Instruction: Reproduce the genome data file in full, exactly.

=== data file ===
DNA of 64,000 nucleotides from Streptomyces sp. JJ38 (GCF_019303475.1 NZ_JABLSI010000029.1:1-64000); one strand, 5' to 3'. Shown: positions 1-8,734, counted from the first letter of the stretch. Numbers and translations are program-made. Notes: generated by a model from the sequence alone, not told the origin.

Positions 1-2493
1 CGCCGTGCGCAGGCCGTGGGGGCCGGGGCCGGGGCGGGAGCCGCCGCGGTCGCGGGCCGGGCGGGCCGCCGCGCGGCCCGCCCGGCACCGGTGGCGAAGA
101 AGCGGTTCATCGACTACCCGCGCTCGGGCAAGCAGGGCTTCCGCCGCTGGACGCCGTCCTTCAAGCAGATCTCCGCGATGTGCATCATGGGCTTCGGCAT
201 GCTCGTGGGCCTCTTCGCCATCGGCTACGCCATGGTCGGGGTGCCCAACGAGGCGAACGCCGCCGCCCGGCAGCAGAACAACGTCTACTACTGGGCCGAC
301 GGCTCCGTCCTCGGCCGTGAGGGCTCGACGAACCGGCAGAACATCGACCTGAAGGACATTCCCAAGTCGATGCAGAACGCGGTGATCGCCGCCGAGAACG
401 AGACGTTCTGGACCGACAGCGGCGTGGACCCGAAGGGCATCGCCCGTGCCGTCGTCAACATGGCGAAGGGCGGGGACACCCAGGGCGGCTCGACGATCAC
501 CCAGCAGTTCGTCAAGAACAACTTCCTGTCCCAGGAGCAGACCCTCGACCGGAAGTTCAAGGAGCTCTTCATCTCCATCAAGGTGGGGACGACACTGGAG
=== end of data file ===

DNA of 64,000 nucleotides from Streptomyces sp. JJ38 (GCF_019303475.1 NZ_JABLSI010000029.1:1-64000); one strand, 5' to 3'. Shown: positions 1-8,734, counted from the first letter of the stretch. Numbers and translations are program-made. Notes: generated by a model from the sequence alone, not told the origin.

Positions 1-2493
1 CGCCGTGCGCAGGCCGTGGGGGCCGGGGCCGGGGCGGGAGCCGCCGCGGTCGCGGGCCGGGCGGGCCGCCGCGCGGCCCGCCCGGCACCGGTGGCGAAGA
101 AGCGGTTCATCGACTACCCGCGCTCGGGCAAGCAGGGCTTCCGCCGCTGGACGCCGTCCTTCAAGCAGATCTCCGCGATGTGCATCATGGGCTTCGGCAT
201 GCTCGTGGGCCTCTTCGCCATCGGCTACGCCATGGTCGGGGTGCCCAACGAGGCGAACGCCGCCGCCCGGCAGCAGAACAACGTCTACTACTGGGCCGAC
301 GGCTCCGTCCTCGGCCGTGAGGGCTCGACGAACCGGCAGAACATCGACCTGAAGGACATTCCCAAGTCGATGCAGAACGCGGTGATCGCCGCCGAGAACG
401 AGACGTTCTGGACCGACAGCGGCGTGGACCCGAAGGGCATCGCCCGTGCCGTCGTCAACATGGCGAAGGGCGGGGACACCCAGGGCGGCTCGACGATCAC
501 CCAGCAGTTCGTCAAGAACAACTTCCTGTCCCAGGAGCAGACCCTCGACCGGAAGTTCAAGGAGCTCTTCATCTCCATCAAGGTGGGGACGACACTGGAG